Court of Appeal for Ontario
Every year, the Court of Appeal for Ontario hires up to 17 clerks. Each law clerk is assigned two rotations. During those rotations, each clerk works with one or two judges at the court in Toronto. Close exposure to a variety of judges ensures a wide range of experiences and enables clerks to benefit from the knowledge and perspectives of several members of the Court.
This clerkship can be used to fulfill the entire articling requirement for the Law Society of Upper Canada.
McGill students apply directly to the Court (see documents). All application material must be received by the court by Wednesday, January 23rd, 2013.
Interviews will be held during the weeks of February 18th, and March 4th, 2013.Court of Appeal - Ontario - 2014-2015
Ontario Superior Court
The Superior Court of Justice and the Superior Court of Justice - Divisional Court will recruit respectively 25 and 3 law clerks for 2014-2015. These positions are reserved solely for fulfilling the articling requirements of the Law Society of Upper Canada. The deadline is January 23, 2013.
British Columbia Courts
Both the Court of Appeal for British Columbia and the Supreme Court of British Columbia hire 29 law clerks (12 clerks at the Court of Appeal in Vancouver and 17 clerks at various offices of the Supreme Court). Students are assigned to work on matters with specific judges. Working at either court allows students to develop a more in-depth understanding of the judicial process in British Columbia.
In order to meet the Law Society of British Columbia's articling requirement, students must complete a reduced articling period following their clerkship.
Quebec Court of Appeal
La Cour d'appel du Québec offre environ 26 stages (17 à Montréal et 9 à Québec). Chaque stagiaire est affecté à un juge avec qui il travaille pendant deux ans. Les stagiaires accomplissent plusieurs tâches, incluant la préparation des mémos juridiques.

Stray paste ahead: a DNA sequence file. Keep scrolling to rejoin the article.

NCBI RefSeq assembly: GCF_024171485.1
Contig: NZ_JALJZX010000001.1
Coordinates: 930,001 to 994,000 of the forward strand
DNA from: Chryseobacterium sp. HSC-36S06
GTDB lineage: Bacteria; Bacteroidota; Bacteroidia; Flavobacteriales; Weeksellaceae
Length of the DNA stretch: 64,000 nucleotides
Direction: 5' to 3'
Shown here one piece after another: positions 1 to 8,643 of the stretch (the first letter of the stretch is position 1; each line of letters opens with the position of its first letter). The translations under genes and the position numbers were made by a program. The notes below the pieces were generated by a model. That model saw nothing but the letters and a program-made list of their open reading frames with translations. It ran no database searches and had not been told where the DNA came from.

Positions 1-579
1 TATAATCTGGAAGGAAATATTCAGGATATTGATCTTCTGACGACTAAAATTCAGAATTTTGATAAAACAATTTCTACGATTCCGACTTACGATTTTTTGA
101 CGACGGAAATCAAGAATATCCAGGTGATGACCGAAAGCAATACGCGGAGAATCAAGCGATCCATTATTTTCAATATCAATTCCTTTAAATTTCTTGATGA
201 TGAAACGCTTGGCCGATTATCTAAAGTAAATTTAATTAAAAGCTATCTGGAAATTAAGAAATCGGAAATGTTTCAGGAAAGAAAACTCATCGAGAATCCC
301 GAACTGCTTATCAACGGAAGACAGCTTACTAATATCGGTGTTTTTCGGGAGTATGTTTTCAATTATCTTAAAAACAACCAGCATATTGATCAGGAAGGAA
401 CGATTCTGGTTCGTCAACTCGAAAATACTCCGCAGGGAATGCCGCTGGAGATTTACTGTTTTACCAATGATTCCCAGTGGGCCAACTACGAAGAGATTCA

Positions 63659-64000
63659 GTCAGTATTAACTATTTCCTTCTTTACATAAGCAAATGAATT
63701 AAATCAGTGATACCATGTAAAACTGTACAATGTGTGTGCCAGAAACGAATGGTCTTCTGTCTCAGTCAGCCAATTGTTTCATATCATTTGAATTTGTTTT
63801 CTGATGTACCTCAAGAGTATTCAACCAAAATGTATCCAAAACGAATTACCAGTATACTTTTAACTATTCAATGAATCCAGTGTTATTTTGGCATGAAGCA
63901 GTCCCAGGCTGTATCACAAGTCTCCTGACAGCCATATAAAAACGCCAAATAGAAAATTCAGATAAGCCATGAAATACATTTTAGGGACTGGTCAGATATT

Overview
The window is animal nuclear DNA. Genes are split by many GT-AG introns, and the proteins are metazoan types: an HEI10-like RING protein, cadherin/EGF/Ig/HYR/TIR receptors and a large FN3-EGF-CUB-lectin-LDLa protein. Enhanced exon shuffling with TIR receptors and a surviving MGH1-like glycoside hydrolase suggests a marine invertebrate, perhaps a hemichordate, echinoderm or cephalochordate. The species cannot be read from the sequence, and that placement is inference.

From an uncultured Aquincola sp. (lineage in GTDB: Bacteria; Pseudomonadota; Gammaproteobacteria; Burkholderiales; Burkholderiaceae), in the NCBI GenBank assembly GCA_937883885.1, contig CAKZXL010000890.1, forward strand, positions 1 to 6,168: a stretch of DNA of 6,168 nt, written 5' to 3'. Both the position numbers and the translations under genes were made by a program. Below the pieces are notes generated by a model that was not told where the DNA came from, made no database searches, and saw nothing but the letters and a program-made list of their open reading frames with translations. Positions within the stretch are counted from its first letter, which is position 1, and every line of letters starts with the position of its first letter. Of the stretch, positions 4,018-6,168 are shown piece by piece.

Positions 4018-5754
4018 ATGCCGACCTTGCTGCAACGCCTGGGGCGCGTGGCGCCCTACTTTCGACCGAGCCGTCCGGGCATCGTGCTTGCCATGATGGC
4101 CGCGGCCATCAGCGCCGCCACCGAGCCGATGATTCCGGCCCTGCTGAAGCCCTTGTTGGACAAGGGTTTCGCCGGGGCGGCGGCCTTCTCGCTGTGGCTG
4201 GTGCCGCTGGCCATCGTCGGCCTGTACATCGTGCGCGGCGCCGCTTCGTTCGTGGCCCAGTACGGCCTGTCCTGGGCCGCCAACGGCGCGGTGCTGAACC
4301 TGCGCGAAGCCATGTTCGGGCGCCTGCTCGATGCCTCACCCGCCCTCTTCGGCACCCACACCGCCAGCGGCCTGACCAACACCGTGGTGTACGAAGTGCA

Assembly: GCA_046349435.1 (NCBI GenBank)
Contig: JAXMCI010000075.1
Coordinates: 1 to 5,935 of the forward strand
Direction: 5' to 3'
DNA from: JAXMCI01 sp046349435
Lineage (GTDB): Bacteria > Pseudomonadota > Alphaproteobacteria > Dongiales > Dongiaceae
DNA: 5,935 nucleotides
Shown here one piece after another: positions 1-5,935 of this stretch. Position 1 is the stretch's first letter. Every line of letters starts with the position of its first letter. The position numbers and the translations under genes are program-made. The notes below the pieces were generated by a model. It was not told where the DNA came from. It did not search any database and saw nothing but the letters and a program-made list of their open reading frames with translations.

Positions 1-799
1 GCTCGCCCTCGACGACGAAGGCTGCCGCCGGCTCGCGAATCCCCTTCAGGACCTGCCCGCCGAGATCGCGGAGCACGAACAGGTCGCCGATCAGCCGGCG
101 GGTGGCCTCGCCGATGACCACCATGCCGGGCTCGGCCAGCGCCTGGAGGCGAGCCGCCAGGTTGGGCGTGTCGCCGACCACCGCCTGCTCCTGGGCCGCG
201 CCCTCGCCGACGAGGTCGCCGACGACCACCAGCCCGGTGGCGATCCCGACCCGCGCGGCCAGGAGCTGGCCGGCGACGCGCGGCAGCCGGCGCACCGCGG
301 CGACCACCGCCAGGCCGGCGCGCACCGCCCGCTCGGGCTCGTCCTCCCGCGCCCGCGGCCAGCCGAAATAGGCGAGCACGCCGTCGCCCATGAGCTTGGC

Ce stage remplit l'exigence de stage du Barreau du Québec.
New Brunswick Court of Appeal
The New Brunswick Court of Appeal hires two clerks to work in Fredericton, under the direct supervision of the Chief Justice of New Brunswick. Those clerkships normally start on June 1st and last a year. Students should note that this clerkship meets the articling requirement for the Law Society of New Brunswick.
The deadline for the 2014-2015 process is January 31, 2013. More information is available on the Court of Appeal's website.
Saskatchewan Court of Appeal
The Saskatchewan Court of Appeal will be selecting three law students to participate in its 12-month clerkship program. Saskatchewan Court of Appeal Clerks learn by working and associating with members of the Court and by attending appeal hearings. The Clerkship experience offers valuable insights into the methods and techniques of practitioners, the standards of professional behaviour expected of lawyers, and exposure to a full range of legal styles and abilities. The law clerk comes to know what to expect of others and what standards he or she will be required to meet when working as a legal professional.
Deadline: October 31, 2012. For more information, visit Clerkship Positions at the Saskatchewan Court of Appeal.
Nova Scotia Courts
The Nova Scotia Court of Appeal and the Novia Scotia Supreme Court will be hiring for their 2013 clerkship positions. The deadlines for the two positions are in March of 2013 for clerkship positions that will commence in the summer of 2013. The Court of Appeal typically hires 1-3 clerks, and the number of positions available at the Supreme Court of Nova Scotia may vary from year to year. The period of employment for both clerkship programs is one year. At the Supreme Court of Nova Scotia, the clerkship will begin on August 1st. At the Court of Appeal of Nova Scotia, the start date is typically either in June or July.
The deadline to apply for 2013-2014 clerkship positions is March 28, 2013.
For more information about the Nova Scotia Court of Appeal, visit Clerking at the Court of Appeal.
For more information about the Supreme Court of Nova Scotia, visit NSSC Clerkship Program.